The debate on regulation and self- regulation is very far from being fully ventilated and concluded and we will not allow the CRL, a McCauley or any formation with its own interests to instruct the church on peer review structures etc. Govern the expression of which you were endowed, leave the rest of the Body of Christ to be led by those God have ordained whom you often don’t respect because they according to you are too insignificant and not famous.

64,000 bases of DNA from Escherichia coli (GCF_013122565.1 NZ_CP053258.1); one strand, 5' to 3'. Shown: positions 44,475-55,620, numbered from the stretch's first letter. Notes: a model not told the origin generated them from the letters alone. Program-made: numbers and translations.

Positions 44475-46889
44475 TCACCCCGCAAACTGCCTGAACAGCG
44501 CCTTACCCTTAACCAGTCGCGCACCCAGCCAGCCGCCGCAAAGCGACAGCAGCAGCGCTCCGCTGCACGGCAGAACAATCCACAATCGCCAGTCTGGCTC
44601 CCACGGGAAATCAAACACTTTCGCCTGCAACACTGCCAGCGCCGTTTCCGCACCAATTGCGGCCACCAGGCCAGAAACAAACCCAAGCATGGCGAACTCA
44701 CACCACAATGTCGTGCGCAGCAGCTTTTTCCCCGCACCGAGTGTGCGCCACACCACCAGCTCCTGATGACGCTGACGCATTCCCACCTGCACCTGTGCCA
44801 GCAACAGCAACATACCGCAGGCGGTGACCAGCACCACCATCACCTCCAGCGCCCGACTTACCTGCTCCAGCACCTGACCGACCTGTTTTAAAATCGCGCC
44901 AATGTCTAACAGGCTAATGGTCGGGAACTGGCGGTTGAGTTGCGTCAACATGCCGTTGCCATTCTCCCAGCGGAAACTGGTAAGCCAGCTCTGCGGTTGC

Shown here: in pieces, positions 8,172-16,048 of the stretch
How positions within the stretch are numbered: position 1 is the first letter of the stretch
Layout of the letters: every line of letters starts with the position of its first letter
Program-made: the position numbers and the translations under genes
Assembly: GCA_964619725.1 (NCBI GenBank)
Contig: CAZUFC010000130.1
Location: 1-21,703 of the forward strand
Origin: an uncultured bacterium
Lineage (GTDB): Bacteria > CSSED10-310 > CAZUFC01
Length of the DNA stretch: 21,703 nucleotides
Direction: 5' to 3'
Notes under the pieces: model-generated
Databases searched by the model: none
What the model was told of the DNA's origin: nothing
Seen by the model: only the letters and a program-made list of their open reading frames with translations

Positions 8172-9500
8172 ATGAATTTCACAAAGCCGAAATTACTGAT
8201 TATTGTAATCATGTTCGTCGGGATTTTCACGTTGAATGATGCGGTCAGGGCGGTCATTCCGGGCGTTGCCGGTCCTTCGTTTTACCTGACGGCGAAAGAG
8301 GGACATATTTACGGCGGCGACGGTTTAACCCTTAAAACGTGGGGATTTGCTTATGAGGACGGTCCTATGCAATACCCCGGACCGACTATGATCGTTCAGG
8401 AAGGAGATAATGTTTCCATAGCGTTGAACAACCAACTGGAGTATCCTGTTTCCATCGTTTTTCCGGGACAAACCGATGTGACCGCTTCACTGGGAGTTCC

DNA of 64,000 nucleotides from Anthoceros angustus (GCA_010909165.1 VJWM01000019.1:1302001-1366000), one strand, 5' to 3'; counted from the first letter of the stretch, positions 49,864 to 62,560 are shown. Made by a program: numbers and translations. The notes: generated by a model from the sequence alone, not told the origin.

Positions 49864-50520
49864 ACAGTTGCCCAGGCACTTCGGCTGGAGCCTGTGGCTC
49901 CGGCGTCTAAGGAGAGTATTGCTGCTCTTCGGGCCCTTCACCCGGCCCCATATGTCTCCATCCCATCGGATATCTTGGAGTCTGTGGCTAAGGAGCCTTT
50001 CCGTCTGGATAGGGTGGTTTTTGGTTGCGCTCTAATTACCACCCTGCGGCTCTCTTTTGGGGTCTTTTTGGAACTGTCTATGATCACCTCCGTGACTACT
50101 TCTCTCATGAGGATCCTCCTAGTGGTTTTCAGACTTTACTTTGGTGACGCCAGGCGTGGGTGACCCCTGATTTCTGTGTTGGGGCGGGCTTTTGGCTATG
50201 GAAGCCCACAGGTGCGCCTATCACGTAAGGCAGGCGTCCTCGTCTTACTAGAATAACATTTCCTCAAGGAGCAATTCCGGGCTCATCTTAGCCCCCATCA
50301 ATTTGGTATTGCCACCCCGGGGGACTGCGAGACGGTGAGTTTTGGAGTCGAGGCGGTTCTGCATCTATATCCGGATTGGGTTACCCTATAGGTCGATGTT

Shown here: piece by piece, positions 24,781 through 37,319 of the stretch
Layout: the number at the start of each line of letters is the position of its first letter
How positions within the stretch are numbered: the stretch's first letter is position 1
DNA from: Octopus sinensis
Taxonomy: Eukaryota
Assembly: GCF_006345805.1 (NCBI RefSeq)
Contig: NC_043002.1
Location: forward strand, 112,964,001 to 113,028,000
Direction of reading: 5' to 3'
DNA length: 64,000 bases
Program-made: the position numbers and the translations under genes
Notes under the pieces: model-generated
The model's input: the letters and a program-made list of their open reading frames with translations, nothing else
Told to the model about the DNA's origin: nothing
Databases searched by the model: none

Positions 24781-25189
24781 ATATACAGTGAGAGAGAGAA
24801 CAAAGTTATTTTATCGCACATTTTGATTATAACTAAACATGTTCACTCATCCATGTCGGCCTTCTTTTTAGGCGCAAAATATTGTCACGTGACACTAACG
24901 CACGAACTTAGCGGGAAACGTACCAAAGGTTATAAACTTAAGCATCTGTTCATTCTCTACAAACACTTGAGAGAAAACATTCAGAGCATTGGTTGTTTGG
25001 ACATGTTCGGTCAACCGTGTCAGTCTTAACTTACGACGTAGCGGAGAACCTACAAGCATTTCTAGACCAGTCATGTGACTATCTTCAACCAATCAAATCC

Omotoso and every other real or fake pastor must be condemned where the truth of claims can stand legal muster. Let the courts pronounce on Omotoso, he can’t be denied his constitutional rights to a fair trial because the ANCWL is caught in a conundrum of doublespeak as to when it wants to defend victims of abuse when it supports one and rejects the other. Neither can Omotoso be used by the McCauley machinery in his crusade to become SA’s pastor as a means to a political end. The Mokonyane and McCauley rants are sideshows and must be treated for what it is.

Clyde N.S. Ramalaine